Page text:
Manufacturers and importers must report adverse events associated with a risk to health or death. Until now, the reports were submitted in hardcopy using MedWatch form 3500A. Managing the volume adverse event reports for industry and the FDA became increasingly difficult over time. The FDA announced its development of an electronic format for submitting Medical Devices Reports. The final rule for requiring the submission of electronic MDRs was announced and has gone into effect. All MDRs submitted by manufacturers and importers must be accomplished through the FDA’s Electronic Submissions Gateway (ESG). Hardcopy reports from manufacturers and importers will not be accepted. The information requirements of an adverse event for MDR purposes remain the same. The reporting deadlines of 5, 10 or 30 days technically remain the same, although in practice the deadlines are shorter. The eMDR program is intended to provide greater efficiency, accuracy and utility to the FDA and to the industry.
If you have not prepared for this requirement, you are running out of time. The information requirements that manufacturers and importers must collect concerning an event remain the same. How the information gets to the FDA is not the same. Firms must use an Electronic Submissions Gateway (ESG) to submit MDRs, now known as eMDR. Firms must establishment an account with the FDA to use the ESG for the eMDR program.
With the changes in operational parameters for MDRs, firms need to adjust their reporting program to ensure they provide adequate time to make corrections to their coding errors. eMDRs with errors will be rejected and, therefore, deemed “not filed.” This means firms should exam their MDR program to adapt to the strict eMDR requirements. Unless the FDA issues an acknowledgement of receipt for your eMDR, it is not considered filed. The date you submit the eMDR is not relevant. This creates secondary demands on a firm’s MDR program, CAPA program and its Q.A. functions. Firms need to integrate the new procedural requirements for eMDR. When the FDA will start enforcing the new eMDR requirements is not clear. Typically, the FDA will give the industry enough time to make mistakes or reach a point of unquestionable failure. The industry’s problems are predictable. Likewise, the content of eMDR Warning Letters is predictable. Given the number of years firms have had to implement eMDR, excuses will not be persuasive.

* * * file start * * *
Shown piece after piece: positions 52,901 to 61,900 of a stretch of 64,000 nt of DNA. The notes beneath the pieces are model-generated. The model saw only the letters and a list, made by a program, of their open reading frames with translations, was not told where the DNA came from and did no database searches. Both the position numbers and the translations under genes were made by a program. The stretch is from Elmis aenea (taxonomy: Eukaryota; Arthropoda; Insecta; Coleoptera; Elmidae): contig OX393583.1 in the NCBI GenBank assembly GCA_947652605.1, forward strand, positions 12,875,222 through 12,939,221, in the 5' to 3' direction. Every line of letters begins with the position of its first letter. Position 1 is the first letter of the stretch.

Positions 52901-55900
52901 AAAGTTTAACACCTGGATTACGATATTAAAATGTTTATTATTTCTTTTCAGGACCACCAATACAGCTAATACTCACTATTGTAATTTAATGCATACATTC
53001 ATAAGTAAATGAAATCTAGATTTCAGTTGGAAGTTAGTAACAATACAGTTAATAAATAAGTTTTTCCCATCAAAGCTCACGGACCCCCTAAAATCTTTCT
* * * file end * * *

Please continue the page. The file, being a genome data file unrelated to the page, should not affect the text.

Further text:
Firms need to reassess their MDR procedures for information accuracy and coding. Efficiency is equally important. MDR requires the prompt management of “risk to health” information. Such information is critical to the medical device postmarket program and equally loaded as an enforcement issue for failures to meet eMDR requirements. Firms no longer have the option of being on a learning curve. Firms need to be sure that their related postmarket programs are well coordinated with eMDR requirements. Otherwise, they will be facing a tough Q.A. problem.
- MDRs reporting elements for
- User facilities
- New eMDR program requirements
- eSubmitter program
- HL7 electronic submissions
- Electronic Submissions Gateway (ESG) account
- Operational deadlines
- eMDR rejections
- Revisions to related postmarket programs
- Quality Assurance coverage
- Corrective and Preventive Actions
- Device manufacturers
- Device importers
- User facilities
- FDA consultants
- Domestic and international regulatory affairs managers
- Q.A. managers / training
- Complaint and MDR managers
- Data processing managers
- 3rd party complaint managers